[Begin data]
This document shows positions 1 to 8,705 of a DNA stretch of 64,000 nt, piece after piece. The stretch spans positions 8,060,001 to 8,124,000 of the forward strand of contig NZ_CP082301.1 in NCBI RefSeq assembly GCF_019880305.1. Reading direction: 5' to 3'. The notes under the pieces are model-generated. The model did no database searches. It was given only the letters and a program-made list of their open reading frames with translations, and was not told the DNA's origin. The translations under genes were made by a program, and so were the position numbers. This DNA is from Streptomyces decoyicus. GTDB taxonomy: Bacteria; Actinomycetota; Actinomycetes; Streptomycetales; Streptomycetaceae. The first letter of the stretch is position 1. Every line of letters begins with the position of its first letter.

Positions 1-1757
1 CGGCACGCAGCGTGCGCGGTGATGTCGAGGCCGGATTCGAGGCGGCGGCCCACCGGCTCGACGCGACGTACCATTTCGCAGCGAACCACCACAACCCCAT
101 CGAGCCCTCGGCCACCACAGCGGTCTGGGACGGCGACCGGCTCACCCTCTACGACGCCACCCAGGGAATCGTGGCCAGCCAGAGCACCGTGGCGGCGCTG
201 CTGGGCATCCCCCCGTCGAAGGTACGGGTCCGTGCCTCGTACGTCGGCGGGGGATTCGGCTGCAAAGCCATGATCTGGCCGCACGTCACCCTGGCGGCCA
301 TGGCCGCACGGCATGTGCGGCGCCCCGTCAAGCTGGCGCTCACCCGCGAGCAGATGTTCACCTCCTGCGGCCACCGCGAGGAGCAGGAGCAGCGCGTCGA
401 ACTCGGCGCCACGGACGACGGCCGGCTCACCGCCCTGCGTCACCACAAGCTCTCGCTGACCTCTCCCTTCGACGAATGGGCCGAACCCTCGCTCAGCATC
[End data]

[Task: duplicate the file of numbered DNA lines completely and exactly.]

This document shows positions 1 to 8,705 of a DNA stretch of 64,000 nt, piece after piece. The stretch spans positions 8,060,001 to 8,124,000 of the forward strand of contig NZ_CP082301.1 in NCBI RefSeq assembly GCF_019880305.1. Reading direction: 5' to 3'. The notes under the pieces are model-generated. The model did no database searches. It was given only the letters and a program-made list of their open reading frames with translations, and was not told the DNA's origin. The translations under genes were made by a program, and so were the position numbers. This DNA is from Streptomyces decoyicus. GTDB taxonomy: Bacteria; Actinomycetota; Actinomycetes; Streptomycetales; Streptomycetaceae. The first letter of the stretch is position 1. Every line of letters begins with the position of its first letter.

Positions 1-1757
1 CGGCACGCAGCGTGCGCGGTGATGTCGAGGCCGGATTCGAGGCGGCGGCCCACCGGCTCGACGCGACGTACCATTTCGCAGCGAACCACCACAACCCCAT
101 CGAGCCCTCGGCCACCACAGCGGTCTGGGACGGCGACCGGCTCACCCTCTACGACGCCACCCAGGGAATCGTGGCCAGCCAGAGCACCGTGGCGGCGCTG
201 CTGGGCATCCCCCCGTCGAAGGTACGGGTCCGTGCCTCGTACGTCGGCGGGGGATTCGGCTGCAAAGCCATGATCTGGCCGCACGTCACCCTGGCGGCCA
301 TGGCCGCACGGCATGTGCGGCGCCCCGTCAAGCTGGCGCTCACCCGCGAGCAGATGTTCACCTCCTGCGGCCACCGCGAGGAGCAGGAGCAGCGCGTCGA
401 ACTCGGCGCCACGGACGACGGCCGGCTCACCGCCCTGCGTCACCACAAGCTCTCGCTGACCTCTCCCTTCGACGAATGGGCCGAACCCTCGCTCAGCATC